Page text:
That is not cloud, that is Worldwide Web. It’s been around since the early 90s. You don’t need a cloud discussion, you need a web hosting provider and someone to find you a good free open source tool. If you don’t believe me, I have done tis more than once.

  1. My industry is highly regulated, e.g Pharma, Finance etc I need to bear this in mind.
    My personal experience of this is based on Pharma, but I believe the principles are the same.
    Right now there is a fledgling process for validating public clouds as suitable for specific types of data and sometimes or specific situations and geographies. Being a very new industry and a not well understood problem domain, the regulation is immature and almost certainly inadequate. If I were making a decision for the medium term, I’d be very slow to risk the future on what we know today and I certainly wouldn’t expose myself to any assumption that today’s regulation would be sufficient for tomorrow. Handle with extreme caution or stay way entirely is my personal view and that is based on knowing what we don’t know rather than any certainty.
  2. My business needs to be operating every day with no exceptions. Outbreak of war, epidemic you name it, this are more likely to be opportunities , or maybe the scenario is that I have a legal obligation to be operating. If this is you, don’t so it.
    a. Using the cloud depends on the internet and increasingly on mobile phone signals. This is still an area for very mixed quality of availability and signal across most of the globe, but do bear in mind that Governments everywhere hold an off switch for the mobile phone network and internet, any kind of political crisis can at any time lead to a black out in one or many regions. Can you handle that?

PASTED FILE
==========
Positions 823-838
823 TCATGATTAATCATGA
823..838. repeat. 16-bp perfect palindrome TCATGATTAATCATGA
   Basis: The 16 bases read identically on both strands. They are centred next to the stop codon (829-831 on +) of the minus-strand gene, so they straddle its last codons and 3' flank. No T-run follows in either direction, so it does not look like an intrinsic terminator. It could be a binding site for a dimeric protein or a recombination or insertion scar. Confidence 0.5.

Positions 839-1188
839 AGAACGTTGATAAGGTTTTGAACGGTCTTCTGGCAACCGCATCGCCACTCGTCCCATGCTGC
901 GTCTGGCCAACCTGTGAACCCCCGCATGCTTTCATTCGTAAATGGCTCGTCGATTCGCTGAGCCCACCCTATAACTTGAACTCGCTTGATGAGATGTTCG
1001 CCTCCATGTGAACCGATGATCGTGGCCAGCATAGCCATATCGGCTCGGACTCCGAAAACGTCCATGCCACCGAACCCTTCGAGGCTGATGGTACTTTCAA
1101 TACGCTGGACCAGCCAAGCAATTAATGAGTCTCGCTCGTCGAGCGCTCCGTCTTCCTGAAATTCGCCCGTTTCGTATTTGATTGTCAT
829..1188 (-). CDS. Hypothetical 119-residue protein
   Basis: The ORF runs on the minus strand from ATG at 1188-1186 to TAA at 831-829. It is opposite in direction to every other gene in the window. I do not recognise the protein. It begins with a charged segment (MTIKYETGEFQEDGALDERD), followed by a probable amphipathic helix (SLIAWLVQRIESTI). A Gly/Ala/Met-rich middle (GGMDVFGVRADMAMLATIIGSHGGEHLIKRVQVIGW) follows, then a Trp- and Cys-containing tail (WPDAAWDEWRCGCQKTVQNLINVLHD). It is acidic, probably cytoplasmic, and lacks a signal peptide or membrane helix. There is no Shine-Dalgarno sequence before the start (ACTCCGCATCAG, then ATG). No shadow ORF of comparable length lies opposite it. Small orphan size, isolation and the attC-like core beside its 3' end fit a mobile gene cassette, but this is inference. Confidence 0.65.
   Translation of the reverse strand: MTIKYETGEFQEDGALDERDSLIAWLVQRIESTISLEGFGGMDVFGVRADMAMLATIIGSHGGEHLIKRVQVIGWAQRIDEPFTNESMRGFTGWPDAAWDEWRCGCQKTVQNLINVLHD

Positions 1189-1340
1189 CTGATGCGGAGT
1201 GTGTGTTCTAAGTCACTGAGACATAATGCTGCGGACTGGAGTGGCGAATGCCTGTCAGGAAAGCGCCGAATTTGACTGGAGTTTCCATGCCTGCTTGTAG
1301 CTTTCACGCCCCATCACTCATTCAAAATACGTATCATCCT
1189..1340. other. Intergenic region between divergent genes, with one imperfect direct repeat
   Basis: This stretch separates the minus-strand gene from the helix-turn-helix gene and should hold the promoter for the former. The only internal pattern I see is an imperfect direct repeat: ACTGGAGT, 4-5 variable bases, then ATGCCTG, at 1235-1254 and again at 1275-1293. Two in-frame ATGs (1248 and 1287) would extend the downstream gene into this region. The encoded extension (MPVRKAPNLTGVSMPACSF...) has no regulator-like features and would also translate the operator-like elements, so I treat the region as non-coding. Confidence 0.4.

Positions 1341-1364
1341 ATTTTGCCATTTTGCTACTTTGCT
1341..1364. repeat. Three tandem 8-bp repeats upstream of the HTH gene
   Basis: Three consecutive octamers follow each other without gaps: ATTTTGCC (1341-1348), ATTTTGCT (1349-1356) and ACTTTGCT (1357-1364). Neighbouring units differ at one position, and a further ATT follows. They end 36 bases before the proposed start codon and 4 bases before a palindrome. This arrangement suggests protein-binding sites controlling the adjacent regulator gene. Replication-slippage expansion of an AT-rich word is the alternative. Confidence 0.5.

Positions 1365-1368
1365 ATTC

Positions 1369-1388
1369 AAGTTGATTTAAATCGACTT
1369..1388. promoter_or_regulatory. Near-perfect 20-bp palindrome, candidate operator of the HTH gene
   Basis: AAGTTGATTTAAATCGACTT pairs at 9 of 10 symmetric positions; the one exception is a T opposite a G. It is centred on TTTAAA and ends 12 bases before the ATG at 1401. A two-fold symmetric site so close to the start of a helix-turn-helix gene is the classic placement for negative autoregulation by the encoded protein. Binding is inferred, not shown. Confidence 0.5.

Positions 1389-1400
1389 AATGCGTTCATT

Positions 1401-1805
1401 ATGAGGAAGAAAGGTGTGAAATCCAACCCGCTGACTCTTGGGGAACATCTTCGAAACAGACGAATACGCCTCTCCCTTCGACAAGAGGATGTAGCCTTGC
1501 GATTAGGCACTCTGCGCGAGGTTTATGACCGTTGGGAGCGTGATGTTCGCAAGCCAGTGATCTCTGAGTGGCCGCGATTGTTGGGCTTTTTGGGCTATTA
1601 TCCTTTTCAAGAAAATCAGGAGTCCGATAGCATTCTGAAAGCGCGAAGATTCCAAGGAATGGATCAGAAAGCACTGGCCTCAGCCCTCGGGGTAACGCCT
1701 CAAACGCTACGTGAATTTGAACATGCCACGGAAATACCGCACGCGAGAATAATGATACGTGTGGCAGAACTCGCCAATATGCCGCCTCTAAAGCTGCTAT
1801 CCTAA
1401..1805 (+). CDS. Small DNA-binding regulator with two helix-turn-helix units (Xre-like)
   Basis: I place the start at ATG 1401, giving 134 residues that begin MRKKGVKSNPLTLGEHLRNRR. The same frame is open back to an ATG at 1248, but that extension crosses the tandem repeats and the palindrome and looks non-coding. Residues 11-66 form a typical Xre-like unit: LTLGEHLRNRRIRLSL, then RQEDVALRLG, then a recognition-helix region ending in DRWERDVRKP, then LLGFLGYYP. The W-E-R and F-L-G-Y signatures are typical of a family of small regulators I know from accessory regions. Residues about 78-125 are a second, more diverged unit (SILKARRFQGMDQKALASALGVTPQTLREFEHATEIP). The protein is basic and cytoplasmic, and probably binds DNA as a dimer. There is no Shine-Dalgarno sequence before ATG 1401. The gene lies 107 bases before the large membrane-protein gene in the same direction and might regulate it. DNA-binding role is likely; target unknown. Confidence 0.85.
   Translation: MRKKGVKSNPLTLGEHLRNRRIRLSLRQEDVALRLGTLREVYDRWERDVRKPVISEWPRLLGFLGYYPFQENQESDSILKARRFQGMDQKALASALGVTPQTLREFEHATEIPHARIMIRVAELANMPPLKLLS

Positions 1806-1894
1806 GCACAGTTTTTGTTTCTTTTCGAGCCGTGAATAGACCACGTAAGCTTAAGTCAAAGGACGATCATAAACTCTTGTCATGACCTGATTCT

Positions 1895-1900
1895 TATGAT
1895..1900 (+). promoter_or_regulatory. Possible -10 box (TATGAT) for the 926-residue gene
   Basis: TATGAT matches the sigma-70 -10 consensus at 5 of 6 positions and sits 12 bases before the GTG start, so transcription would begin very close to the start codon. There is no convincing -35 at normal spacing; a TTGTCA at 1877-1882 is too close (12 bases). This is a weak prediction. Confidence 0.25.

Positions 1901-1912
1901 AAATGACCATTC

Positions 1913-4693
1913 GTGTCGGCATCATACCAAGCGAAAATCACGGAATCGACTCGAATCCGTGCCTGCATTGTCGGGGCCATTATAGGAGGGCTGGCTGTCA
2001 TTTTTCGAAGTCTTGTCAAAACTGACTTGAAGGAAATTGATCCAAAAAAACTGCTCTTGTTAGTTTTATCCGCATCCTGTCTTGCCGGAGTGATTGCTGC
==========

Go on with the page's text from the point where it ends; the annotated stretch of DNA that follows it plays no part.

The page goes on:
a.i. The internet is not nearly as robust as people would have you believe. There are many points of failure and they are sought out and taken down from time to time. Logically, with all the publicity from the US election, this kind of thing will become more and more popular. Recently DYN the people who help with dynamic DNS issues were taken down bring the whole East Coast of Americas TV entertainment to a virtual halt and costing people like Amazon, Netflix and others fortunes in lost revenue. Expect more of this leading to more of above.

A.ii. Large providers such as Netflix for example are heavily exceeding their peering agreements or downstream traffic with the result that they are being throttled. This makes viewing almost impossible for many customers.  Such throttling is perfectly legal and it is likely to be used as part of trade wars between rivals. Your business could easily become the innocent casualty in one of these battles.